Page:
Tanzania says it has launched its first major offensive against the Ugandan forces that invaded its territory at the end of last month.
GV EXTERIOR Tanzanian and Mozambique flags at Dar es Salaam airport.
GV Crow with flags.
GV Tanzanian President Julius Nyerere speaking with Mozambique President Samora Machel.
GV Machel shakes hands with Tanzanian officials as crowd looks on. (2 SHOTS)
GV Machel climbs steps to airplane.
MV Nyerere waving.
MV Young Pioneers waiting with flowers.
MV Ethiopian Head of State Lieutenant-Colonel Mengistu Haile Mariam steps down from plane to be greeted by Nyerere.
MV Young Pioneer steps forward to present Mengistu with pioneer's handkerchief. (2 SHOTS)
GV Mengistu and Nyerere walk across runway PAN TO dancers.
MV Mengistu and Nyerere drive off in open top car. (2 SHOTS)
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Background: Tanzania says it has launched its first major offensive against the Ugandan forces that invaded its territory at the end of last month. But in Kampala, an aide to Ugandan President Idi Amin said the first attempt to drive out Ugandan forces had failed. The border war has sparked off a spate of shuttle diplomacy in surrounding countries.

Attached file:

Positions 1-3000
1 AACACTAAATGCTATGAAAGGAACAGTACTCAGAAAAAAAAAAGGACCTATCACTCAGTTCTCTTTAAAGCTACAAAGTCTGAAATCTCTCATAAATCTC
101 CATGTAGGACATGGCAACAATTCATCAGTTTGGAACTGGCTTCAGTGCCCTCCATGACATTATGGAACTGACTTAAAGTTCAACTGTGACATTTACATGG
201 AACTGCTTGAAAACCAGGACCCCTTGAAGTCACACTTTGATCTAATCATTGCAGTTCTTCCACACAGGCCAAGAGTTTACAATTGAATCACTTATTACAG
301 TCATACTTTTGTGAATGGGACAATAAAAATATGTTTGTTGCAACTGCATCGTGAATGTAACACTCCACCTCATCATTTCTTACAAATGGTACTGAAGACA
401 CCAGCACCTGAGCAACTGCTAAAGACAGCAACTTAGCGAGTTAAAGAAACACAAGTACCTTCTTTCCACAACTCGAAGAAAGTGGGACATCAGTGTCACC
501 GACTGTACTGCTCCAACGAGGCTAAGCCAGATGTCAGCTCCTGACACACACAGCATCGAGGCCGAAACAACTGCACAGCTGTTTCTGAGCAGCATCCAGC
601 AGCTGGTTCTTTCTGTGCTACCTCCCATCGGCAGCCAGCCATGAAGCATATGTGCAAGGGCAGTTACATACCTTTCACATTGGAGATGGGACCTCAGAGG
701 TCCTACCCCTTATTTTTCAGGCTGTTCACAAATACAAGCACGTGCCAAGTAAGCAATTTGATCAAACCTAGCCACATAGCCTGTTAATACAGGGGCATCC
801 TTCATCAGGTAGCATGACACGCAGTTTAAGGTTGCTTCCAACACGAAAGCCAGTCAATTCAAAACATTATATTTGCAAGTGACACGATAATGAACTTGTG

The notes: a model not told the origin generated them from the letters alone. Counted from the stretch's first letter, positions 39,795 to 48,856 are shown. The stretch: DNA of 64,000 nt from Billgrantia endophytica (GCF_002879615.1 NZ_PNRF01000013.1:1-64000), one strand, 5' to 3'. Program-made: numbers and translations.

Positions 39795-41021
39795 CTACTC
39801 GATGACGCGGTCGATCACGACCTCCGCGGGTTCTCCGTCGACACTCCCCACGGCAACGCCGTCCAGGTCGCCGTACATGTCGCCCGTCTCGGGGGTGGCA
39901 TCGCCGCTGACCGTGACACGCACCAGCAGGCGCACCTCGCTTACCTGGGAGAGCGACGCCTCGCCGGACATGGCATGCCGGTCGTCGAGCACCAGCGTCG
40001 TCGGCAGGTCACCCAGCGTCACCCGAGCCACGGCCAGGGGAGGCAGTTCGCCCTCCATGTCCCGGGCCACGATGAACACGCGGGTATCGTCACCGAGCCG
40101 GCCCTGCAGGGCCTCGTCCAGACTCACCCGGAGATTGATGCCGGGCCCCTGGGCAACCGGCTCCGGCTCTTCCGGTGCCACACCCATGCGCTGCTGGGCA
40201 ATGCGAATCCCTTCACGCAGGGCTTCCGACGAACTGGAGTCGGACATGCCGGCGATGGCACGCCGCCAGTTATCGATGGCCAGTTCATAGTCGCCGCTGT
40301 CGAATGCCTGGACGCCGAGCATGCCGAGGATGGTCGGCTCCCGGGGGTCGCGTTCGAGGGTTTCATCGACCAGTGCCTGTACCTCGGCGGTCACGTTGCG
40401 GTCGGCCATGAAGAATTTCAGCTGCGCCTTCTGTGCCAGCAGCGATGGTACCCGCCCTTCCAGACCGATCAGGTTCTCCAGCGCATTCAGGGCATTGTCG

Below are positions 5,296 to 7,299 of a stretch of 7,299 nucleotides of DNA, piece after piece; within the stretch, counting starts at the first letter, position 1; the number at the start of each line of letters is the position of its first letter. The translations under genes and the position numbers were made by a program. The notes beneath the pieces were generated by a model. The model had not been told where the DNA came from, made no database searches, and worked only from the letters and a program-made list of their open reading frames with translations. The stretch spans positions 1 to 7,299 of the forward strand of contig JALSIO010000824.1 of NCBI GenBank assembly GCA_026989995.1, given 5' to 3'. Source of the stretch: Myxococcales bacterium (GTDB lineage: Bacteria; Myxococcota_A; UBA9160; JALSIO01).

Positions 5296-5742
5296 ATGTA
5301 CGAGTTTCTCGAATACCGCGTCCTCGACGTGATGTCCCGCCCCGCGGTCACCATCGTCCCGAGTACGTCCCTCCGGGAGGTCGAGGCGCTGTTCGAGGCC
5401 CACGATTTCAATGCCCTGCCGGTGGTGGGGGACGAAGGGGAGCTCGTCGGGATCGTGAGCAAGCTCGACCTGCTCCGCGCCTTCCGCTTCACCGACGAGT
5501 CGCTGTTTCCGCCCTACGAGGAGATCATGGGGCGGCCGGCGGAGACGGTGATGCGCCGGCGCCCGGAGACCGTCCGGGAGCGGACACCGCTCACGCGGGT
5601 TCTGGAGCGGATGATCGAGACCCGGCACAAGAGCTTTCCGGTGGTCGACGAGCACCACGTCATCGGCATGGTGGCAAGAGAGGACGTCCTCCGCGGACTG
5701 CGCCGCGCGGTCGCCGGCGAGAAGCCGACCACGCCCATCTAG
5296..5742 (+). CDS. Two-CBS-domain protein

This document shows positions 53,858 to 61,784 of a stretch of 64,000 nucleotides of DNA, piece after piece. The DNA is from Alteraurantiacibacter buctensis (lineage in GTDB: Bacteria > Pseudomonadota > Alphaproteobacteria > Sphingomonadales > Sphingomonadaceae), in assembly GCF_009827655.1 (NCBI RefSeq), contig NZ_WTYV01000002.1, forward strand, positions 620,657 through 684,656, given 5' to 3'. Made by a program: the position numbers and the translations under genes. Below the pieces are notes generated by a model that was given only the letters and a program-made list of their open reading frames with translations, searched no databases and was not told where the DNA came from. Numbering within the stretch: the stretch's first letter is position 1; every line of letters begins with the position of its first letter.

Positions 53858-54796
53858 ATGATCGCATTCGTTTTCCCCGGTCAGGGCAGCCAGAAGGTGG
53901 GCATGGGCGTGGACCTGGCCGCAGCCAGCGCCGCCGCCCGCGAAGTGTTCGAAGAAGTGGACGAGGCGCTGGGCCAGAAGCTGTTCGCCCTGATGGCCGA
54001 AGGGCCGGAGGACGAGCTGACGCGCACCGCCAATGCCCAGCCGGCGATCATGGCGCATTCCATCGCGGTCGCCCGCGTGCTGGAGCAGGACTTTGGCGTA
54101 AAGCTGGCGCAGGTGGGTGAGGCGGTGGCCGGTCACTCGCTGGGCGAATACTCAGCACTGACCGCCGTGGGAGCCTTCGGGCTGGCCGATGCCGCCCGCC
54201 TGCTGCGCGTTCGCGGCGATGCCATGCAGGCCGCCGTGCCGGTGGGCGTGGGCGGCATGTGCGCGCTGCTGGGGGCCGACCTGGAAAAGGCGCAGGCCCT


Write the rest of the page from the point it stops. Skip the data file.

SYNOPSIS: On Sunday (12 November) Mozambique said it backed Tanzania's decision to drive out the Ugandan forces, calling the invasion a "brutal action". The announcement came over Dar es Salaam radio after Mozambique's President Samora Machel returned home from a visit to Tanzania. President Julius Nyerere accompanied him to the airport. During the visit, President Machel and Nyerere held two hours of private talks. Details of the meeting were not disclosed, but they were believed to be centred on the border dispute with Uganda.
As President Machel was leaving Tanzania, President Nyerere was waiting at the airport to welcome another guest, Ethiopian Head-of-State Lieutenant-Colonel Mengistu Haile Mariam. It was Lieutenant-Colonel Mengistu's first visit to Tanzania, and government officials, ministers and hundreds of people were at the airport to greet him.
After leaving the airport, Lieutenant-Colonel Mengistu met several foreign diplomats, and then attended a banquet in his honour. But the atmosphere was more serious when the two leaders sat down for three hours of talks. A State House spokesman said they dealt mainly with problems in southern Africa and the Ugandan occupation in northwest Tanzania.